I recently joined a friend at Bristol’s ‘ Beermuda Triangle’ and was amazed at the array of glasses that different ales were served in. This got me thinking about which glass for which beer. I confess, I didn’t know. I prefer a tanker or jug, also known as a Stein. It just seems more civilised with a handle to stop your beer cooling your hand and your hand warming your beer.
I am also bit of a sucker for having the appropriately branded glass. It’s just wrong when your beer is poured in a glass with the wrong name on it.
If you’ve ever been to a bar that focuses on craft beer, you’ve seen a variety of glassware for the various ales, lagers, Pilsners, Wheat Beers, IPAs or Stouts. These glasses are often the traditional shape of the beer glass in the region where a particular style of brew was born: imperial pints for the government-regulated measures of British pubs, long and lean Hefeweizen glasses for wheaty German beers, and tulips from Belgium, where abbey ales have long flourished.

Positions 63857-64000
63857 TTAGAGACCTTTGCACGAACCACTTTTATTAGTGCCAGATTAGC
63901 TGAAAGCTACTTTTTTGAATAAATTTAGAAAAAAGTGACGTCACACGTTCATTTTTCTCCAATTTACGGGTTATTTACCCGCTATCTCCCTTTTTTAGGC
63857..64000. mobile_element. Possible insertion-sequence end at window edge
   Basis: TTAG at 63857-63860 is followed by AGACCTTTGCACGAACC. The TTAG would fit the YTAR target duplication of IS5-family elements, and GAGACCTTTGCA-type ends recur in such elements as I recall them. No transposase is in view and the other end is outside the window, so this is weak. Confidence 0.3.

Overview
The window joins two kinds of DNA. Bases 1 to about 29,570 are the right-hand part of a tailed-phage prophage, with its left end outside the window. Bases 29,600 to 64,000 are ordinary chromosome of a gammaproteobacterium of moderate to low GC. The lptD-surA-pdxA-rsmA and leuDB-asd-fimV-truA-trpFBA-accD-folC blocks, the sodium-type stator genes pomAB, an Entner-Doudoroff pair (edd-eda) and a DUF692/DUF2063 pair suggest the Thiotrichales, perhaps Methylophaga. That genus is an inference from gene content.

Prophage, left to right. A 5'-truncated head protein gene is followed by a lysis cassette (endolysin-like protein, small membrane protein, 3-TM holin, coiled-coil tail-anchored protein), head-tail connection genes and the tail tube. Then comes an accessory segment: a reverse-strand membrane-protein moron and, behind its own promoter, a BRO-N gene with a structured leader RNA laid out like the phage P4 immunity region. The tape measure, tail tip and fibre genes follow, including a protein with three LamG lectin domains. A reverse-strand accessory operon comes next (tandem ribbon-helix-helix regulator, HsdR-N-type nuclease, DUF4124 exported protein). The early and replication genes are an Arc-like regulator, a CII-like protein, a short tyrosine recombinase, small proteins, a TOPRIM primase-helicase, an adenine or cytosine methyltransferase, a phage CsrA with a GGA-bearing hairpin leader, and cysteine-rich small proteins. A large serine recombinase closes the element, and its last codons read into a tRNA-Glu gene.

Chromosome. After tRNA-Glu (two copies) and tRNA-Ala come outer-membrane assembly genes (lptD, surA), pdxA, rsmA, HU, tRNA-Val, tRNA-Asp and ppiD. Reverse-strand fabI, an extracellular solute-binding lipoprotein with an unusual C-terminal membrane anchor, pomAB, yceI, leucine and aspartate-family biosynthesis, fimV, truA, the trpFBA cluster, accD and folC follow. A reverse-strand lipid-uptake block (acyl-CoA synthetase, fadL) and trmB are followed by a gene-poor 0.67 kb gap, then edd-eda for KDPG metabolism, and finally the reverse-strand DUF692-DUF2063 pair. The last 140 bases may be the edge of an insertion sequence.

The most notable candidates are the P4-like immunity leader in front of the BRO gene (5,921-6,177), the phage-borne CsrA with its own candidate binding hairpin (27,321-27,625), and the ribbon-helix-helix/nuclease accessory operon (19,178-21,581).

It is widely believed if you drink the beer straight out of the bottle or a can, you don’t get the full appreciation of flavour because beer is detected through the nose. Wine drinkers have their speciality glassware but it’s only in recent years that an assortment of beer glass styles has become common in pubs too.
Read the article on who was the first woman to win a nobel prize over a glass of beer in the evening.
Cask or Keg?
Cask or Keg is a discussions that real ale drinkers have had for a while but I’ve never really understood the difference. Yes, I know, feel free to mock me but i decided to find out.
Don’t be swayed by Camra or whoever telling you which way is right & which way is wrong. Cask, keg, can or bottle good beer is good beer regardless of the dispense method.